Free Business Online Tax Software

When you file your taxes, you’ve got two options for submitting your return with the Internal Revenue Service (IRS): electronically or by mail.

Both methods of filing have their advantages and disadvantages.  E-filing is safe, faster, and generally more convenient than paper filing, but filing by email can be cheaper, although it takes the IRS longer to process refunds.

The Benefits of E-Filing

E-filing was first introduced in 1986, and it got off to a slow start. A scant number of tax professionals–five of them, according to the IRS–took advantage of this new technology at the time.  The new filing method eventually caught on however and, as of 2018, roughly 90% of taxpayers e-filed their returns.

Immediate Confirmation

The biggest benefit of electronic filing is that you’ll receive almost immediate confirmation that the IRS has received your tax return.

If the IRS finds errors on your return, you will be given a rejection notice (usually within 24-48 hours), and the notice will typically indicate what triggered the action and what you can do to fix your tax return.

Safety

E-filing is more secure than paper filing, according to the IRS, because the return, with all of your sensitive information, is transmitted directly to the IRS computer system.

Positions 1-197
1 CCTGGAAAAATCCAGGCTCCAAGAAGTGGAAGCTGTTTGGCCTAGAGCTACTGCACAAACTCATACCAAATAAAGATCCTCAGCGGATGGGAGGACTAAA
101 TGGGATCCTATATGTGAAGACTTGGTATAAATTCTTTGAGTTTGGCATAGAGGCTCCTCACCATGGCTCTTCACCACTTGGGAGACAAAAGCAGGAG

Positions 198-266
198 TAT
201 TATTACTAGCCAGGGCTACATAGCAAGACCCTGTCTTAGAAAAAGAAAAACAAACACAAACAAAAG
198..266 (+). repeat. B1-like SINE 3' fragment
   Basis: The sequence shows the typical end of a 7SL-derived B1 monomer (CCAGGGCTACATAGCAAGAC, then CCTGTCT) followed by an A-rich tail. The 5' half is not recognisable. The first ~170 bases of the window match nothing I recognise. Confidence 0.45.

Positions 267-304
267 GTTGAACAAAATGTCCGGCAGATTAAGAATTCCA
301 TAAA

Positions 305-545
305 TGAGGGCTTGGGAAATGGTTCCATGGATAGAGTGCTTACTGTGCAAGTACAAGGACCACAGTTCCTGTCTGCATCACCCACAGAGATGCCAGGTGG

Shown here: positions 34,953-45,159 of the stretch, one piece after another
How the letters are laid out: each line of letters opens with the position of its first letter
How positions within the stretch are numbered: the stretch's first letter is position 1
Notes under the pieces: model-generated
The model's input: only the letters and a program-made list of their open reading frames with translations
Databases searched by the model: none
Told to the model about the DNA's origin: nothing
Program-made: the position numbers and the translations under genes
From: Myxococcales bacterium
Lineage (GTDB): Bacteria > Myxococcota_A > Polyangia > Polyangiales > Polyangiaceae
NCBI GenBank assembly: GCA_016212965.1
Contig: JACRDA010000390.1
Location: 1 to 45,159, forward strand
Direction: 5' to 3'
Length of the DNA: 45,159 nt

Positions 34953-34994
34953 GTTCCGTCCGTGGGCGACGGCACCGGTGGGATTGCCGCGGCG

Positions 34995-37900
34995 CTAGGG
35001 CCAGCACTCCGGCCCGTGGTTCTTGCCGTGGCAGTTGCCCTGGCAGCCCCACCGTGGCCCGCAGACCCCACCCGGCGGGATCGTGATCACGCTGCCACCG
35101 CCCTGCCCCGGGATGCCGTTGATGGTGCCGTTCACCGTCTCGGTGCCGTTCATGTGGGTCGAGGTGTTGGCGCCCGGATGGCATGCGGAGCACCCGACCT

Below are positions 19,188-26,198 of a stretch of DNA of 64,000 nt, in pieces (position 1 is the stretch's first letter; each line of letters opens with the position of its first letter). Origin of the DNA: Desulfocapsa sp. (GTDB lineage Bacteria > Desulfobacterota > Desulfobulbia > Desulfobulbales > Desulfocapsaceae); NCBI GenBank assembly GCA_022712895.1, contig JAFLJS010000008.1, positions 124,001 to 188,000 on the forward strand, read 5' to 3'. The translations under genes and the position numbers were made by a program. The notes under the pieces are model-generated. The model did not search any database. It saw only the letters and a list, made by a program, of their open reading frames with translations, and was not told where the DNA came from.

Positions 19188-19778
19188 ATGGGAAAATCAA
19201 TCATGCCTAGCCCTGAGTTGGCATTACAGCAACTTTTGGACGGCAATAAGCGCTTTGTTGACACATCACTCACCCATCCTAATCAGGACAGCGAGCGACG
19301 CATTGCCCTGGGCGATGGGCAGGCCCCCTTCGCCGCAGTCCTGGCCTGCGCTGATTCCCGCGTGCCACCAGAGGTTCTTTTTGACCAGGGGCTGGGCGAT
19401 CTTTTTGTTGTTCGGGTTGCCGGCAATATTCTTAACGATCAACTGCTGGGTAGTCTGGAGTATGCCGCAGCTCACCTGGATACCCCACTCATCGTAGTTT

Your refund is likely to be processed quicker because e-filing means the IRS does not need to sort or transcribe your tax return in its service center.

Less Human Error


There is a lesser chance that the IRS will make a mistake when calculating your return because IRS employees do not have to manually put in your return line-by-line to its own system.

You Don’t Have to Use a Tax Prep Program

You don’t need to use an expensive tax preparation program to e-file your taxes–if you are tax savvy, have a simple situation, and are prepared to learn, you can fill tax forms in directly using IRS free fillable forms.  Be aware that you need to be comfortable completing basic tax forms to use the service as no guidance is provided.  And if your adjusted gross income (AGI) is less than $72,000, you may be better off using one of the IRS’ many free-file affiliates.

The Disadvantages of E-Filing

E-filing comes with some potential headaches, too.

Fees

While there are tax preparation tools which are free, many of the top tax prep companies like TurboTax, TaxSlayer, and H&R Block charge fees for tax returns that go beyond a basic filing.  Fees can exceed $100, depending on which sort of features you want.

Glitches are always possible once you’re using the internet.  In 2020, TurboTax’s site experienced at least seven outages between April 15 and April 17.  Also, your internet service provider may face outages that could hamper your submitting attempt.

Does Not Allow for Certain Filing Situations

Though e-filing supports most tax scenarios, there are certain situations it doesn’t support.  By way of example, you can not file a return for somebody who passed away, you can not attach images or PDFs to your return, nor can you file before the IRS opens e-filing for the year.

Advantages of Paper Filing

Filing a paper return can be very helpful in some specific scenarios that e-filing cannot accommodate.

You’ve Got a Rare Filing Situation